I got my car back yesterday, after it had been in for repairs. I had – in the collision shop’s world – a very minor fender-dinger/scrape in December. My fault. My car, my heart, and my psyche are now all whole. I beat myself up about it too much, but I am better now. I live in a car town. I’ve got my wheels back. I rode the bus a bit during the nine days, but you can’t take your dog on the buses here. And I didn’t sign up for the rental car that was offered because of the dog. I’ll let my own special dog blanket and back seat get muddy, but not a rental car’s. So as of yesterday, we’re both very, very happy again.
Espresso’s out at the dog daycare farm today. He pulled me to their front door when I let him out of the back seat. Joy. And I tootled off to Canadian Tire, which opens at 8:30 a.m. And Dollarama, 9:00. And then Walmart, for more crochet yarn!! (I made every piece of thread in the apartment into a throw, a small pet blanket for the Humane Society, or the beginnings of a lovely lacy tablecloth, all in nine days.) On every road: radio. And me singing badly with the HITS from the 70s, 80s, and early 1990s that are popular here, and in Windsor, and Detroit. Between those rock stations and my propensity to shop at dawn, my status as a retired person are becoming fixed in granite, soon to be basalt. (Geologically backwards – thank you, PBS NOVA! – but utterly true.)
Which brings me to time.
I opened the door to my apartment and had an overwhelming urge to telephone my mom. I mean overwhelming, heart-twisting, stand still and think what you’re thinking overwhelming. Look at your cellphone and almost press the button for Contacts overwhelming.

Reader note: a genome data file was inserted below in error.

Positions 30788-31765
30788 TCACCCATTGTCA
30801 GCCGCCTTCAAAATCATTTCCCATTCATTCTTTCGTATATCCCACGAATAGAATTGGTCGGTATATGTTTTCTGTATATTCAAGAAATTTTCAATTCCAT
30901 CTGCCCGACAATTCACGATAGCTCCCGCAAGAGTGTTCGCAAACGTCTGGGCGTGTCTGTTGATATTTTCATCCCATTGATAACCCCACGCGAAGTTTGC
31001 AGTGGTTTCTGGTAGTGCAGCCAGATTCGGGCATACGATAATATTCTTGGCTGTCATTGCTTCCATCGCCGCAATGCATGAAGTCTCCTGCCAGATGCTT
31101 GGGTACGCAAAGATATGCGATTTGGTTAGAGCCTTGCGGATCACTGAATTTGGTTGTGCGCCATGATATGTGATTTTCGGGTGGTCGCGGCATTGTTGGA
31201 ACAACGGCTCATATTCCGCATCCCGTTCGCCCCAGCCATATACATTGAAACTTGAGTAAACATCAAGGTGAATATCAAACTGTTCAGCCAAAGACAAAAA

I can’t phone her. There’s no one there. There’s nothing there. She’s been dead since April, 1993.
I suppose I wanted to tell her that I got through another of life’s trials, and I am better than okay, and I’m still very happy I sold my little house, quit my job, packed up and moved here. I love my car. I moved to the right apartment. The cat and dog are very well. I’m so free, and I feel like a happy kid. Happy wasn’t a thing kids were in my family, but I chased it down, I took it back, I live easy, for me. Who would have believed I could do all that, that I would do all that?
I wanted to tell someone who loved me that, in this chapter, things worked out. That my accomplishments, while small, were significant. That I am glad I’m me.
If she’s the right person in your life, call your mother. In all the daily tumult and stress, with all the upheaval and strange politics, with the dreary January weather, call the one whose approval means the most. Ring your bell, let the true note sound.